The Heat have no time for distractions as they attempt to go for their third championship in a row. At the same time, they know that to remain competitive in an improved Eastern Conference they need to improve upon their aging roster.
Enter Michael Beasley, who, like a Manchurian Candidate, could return to his old stomping grounds, infiltrate the organization that drafted him with the second overall pick in the 2008 Draft, and do more damage than any preseason loss ever could. That's what this is all about. That's why Pop played a 2-3 zone when he knew he shouldn't have. That's why he had to hurt us fans who were hoping for the slightest redemption with tonight's game. I can see that now.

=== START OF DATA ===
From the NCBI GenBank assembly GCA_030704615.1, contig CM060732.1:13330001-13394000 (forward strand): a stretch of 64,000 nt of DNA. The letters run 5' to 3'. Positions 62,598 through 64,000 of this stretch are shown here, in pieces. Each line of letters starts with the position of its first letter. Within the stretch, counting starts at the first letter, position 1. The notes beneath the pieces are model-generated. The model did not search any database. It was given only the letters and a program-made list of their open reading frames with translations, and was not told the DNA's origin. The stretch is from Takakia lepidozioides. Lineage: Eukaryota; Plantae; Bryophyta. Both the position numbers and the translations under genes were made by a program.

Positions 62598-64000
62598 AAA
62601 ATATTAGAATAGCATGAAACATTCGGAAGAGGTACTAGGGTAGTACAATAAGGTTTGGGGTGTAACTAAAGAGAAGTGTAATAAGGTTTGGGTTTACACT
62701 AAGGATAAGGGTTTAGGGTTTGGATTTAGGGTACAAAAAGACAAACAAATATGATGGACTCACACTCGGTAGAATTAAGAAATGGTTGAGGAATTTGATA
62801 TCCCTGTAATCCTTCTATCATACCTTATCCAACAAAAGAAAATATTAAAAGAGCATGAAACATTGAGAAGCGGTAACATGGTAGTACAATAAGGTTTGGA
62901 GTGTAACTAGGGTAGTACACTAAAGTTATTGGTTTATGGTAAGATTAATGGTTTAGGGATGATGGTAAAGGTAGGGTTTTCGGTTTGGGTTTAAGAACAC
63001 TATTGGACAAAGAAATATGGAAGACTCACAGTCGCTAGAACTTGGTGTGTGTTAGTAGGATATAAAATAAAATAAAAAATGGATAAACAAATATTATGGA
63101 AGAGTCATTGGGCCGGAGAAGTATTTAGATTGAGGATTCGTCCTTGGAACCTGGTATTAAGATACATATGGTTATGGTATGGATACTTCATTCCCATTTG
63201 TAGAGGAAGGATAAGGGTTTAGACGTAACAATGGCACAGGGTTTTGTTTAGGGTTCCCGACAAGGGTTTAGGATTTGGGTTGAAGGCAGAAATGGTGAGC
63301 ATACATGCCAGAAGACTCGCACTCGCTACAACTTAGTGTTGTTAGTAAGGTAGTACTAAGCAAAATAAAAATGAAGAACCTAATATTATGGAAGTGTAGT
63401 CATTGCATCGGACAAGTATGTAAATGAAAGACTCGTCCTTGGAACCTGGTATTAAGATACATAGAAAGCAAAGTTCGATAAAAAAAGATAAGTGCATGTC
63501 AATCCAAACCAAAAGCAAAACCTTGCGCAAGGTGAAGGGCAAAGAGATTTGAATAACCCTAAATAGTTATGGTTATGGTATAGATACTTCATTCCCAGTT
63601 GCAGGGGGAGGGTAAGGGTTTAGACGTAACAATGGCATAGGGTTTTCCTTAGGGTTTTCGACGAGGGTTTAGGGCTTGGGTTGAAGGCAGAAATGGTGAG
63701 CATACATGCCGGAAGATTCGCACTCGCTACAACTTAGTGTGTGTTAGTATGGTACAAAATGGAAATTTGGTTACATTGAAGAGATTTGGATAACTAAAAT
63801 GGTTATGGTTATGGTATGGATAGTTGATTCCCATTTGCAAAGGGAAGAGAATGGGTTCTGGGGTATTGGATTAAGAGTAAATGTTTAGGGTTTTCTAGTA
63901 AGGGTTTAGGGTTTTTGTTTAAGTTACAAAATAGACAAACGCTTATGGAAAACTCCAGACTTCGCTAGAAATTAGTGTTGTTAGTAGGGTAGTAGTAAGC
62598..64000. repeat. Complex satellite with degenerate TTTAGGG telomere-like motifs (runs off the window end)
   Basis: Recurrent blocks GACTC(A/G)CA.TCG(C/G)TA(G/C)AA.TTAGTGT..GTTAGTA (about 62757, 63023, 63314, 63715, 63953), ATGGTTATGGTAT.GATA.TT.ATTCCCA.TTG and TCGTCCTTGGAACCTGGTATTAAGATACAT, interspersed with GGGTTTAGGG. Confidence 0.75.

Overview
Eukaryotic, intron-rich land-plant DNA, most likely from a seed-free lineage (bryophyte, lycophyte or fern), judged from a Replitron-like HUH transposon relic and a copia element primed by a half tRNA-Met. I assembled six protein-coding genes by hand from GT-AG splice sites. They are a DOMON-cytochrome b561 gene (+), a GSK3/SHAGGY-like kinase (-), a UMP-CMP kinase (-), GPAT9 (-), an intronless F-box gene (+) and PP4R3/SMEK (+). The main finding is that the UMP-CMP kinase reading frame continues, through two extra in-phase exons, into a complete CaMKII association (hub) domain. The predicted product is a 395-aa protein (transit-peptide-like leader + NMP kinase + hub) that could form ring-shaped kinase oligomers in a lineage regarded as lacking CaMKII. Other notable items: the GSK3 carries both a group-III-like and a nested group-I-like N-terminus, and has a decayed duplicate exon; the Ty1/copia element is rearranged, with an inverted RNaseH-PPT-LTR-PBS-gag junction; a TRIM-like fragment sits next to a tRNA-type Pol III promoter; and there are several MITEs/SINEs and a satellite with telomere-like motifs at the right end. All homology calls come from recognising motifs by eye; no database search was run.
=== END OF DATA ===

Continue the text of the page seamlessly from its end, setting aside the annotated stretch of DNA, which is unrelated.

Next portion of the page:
As the final minutes ticked off the clock, one of the local Miami sportscasters, who had provided the painfully biased soundtrack to the game, said the words Pop couldn't have scripted better himself: "The Beasley meter is rising." Rising like a fox!
Well done, Pop. Well done.
* * *
In the case that I'm wrong though, and this was indeed just a bad loss, here are some other, less duplicitous takeaways from Saturday's game.
I'll start with the sole bright spot of the game. Kawhi Leonard is looking good. Really good.
Leonard got everything that he wanted offensively, going 6-7 from the field and 4-4 from the line for 17 points in just 12 minutes. Kawhi was hitting from stepbacks, threes and drives. I'm guessing Pop saw everything he needed to see in the dozen minutes he played Y (yes, that's his actual nickname) and is feeling encouraged by him more than anything.